When building a property division plan, it is easier to work with your spouse to prioritize finances, debt, and property rather than letting the courts decide(3). To build a property division plan, you must:

1. Create a List of Assets

The easiest way to start is with each spouse creating a list of assets and identifying which spouse should receive the asset once the divorce is finalized. It is natural to have disputes at this stage, but the best results come from working together to find a solution to determine who should get the property.

Transparency is crucial when identifying assets such as retirement accounts, pensions, real estate, bank accounts, insurance policies, vehicles, and anything additional that holds value. If one spouse fails to disclose an asset, whether or not it is intentional, the judge may reopen that case and there may be penalties associated with failing to disclose.

2. Value the Property

The next step is to determine what the property is worth. The fair market value for each item is generally accepted by the court. Fair market value is understood to be what you can get for the item on the open market today, not what you had originally paid for it. There are many resources that can be used to determine asset worth.

3. Determine Marital or Separate Property

Since Wisconsin is a community property state, any asset that is claimed to be separate will need to be proven to a judge by showing the date it was purchased, how it was paid for, and how the property was kept separate during the course of the marriage.

4. Determine Marital Debt

Debt is also included in property division during a divorce. Joint debt will be split evenly between spouses. Individual debt, if not used for marital purposes, will be the responsibility of the owing spouse.

5. Create a Property Settlement Agreement

If both spouses can agree on all aspects of the property and debt division, a property agreement must be created and presented to the judge. This agreement should list each asset and debt, the value, and the owner. If you have any reservations on the result of the property division, consult an attorney before the agreement is signed.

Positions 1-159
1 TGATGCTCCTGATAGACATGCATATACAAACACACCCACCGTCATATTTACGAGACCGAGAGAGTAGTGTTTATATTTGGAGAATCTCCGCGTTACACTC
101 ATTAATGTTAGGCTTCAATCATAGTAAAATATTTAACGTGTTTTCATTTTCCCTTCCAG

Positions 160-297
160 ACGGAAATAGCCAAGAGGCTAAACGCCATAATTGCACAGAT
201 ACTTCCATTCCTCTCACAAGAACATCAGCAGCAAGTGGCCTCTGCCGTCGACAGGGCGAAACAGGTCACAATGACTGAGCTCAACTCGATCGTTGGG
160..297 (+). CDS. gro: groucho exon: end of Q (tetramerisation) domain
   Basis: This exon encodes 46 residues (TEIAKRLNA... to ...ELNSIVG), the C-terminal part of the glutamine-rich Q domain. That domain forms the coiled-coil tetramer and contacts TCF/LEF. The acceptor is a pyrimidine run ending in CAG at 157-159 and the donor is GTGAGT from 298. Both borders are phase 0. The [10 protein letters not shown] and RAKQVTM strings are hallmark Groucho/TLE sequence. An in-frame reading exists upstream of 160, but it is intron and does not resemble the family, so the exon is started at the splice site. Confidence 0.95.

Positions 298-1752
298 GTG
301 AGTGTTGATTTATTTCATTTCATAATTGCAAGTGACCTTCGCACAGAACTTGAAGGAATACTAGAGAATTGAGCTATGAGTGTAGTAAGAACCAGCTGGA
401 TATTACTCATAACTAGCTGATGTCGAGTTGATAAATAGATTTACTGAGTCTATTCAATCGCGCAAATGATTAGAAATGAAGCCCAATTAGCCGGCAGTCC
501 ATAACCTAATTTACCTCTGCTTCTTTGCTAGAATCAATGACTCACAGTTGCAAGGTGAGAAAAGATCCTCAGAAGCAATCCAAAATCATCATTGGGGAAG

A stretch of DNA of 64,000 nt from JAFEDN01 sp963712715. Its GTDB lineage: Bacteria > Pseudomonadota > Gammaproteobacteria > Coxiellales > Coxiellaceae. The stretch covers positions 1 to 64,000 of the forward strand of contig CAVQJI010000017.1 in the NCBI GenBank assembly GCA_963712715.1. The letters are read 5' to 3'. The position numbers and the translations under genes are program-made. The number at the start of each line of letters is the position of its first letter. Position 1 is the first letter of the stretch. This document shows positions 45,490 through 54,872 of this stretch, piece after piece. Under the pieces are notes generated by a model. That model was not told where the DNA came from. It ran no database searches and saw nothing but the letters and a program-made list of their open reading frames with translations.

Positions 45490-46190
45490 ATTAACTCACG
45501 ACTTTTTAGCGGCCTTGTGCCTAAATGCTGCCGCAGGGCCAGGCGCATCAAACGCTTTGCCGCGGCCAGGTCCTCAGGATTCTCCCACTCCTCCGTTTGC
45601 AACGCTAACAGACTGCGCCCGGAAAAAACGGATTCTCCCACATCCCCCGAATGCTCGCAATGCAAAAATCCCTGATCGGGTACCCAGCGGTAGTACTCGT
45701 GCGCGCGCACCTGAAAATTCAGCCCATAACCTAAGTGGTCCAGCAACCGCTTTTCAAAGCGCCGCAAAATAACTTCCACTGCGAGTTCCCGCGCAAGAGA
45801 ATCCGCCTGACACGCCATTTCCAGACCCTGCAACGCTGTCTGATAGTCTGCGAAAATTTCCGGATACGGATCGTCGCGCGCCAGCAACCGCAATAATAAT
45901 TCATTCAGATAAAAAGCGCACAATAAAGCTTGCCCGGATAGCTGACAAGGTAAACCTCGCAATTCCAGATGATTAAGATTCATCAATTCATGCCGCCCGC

Start Dividing Property & Debts

Get your WI property division worksheet here. Document property, assets, and debts. Think through how you want to equalize your property division, and avoid a lengthy battle in court.

Are you ready to move forward? Call (262) 221-8123 to schedule a strategy session with one of our attorneys.

Frequently Asked Questions

Do I get half of my husband's 401K in a divorce?

You can get half of your spouse’s 401k if they added to it during the marriage. If it is an account from before the marriage that wasn’t added to during the marriage, they may be allowed to keep it to themself. 401ks are divided between the parties during the property division process.

How is a 401K split in divorce?

There are a few ways 401ks and other retirement accounts can be split in divorce. If there are two or more accounts that could be split to similar values, each party could get their own account. Or you can split a 401k into two accounts, but you need a court order to do this.
The final option is to allow one person to keep the 401k and let the other party have something of equal value. This option can be unbalanced though because you also have to think of the future gains of the 401k.

How many years do you have to be married to get your spouse's 401K?

If they added to the 401k during the marriage, you will likely be able to get half of the 401k. But, if it can be tracked, you may only get half of the money they put into the account during the marriage. The longer the marriage is, the more likely the court is to rule against a retirement account being separate property.

Do you have to cash out your 401K in a divorce?

It is rarely in your best interest to cash out a 401k during a divorce. If you cash it out early, you will not get the full amount and waste money unnecessarily. The best thing to do is to keep your money invested and get help from an attorney.

Can my wife take my retirement in a divorce?

You may be required to split your retirement in a divorce. Even if only one party put money into that account, the court assumes that the other party spent time and money adding to the marital estate in other ways.

What happens to your retirement when you divorce?

Retirements get split just like any other asset in a divorce. This means it could be split in half like a savings account or it could go to one person if the other party takes something of equal value.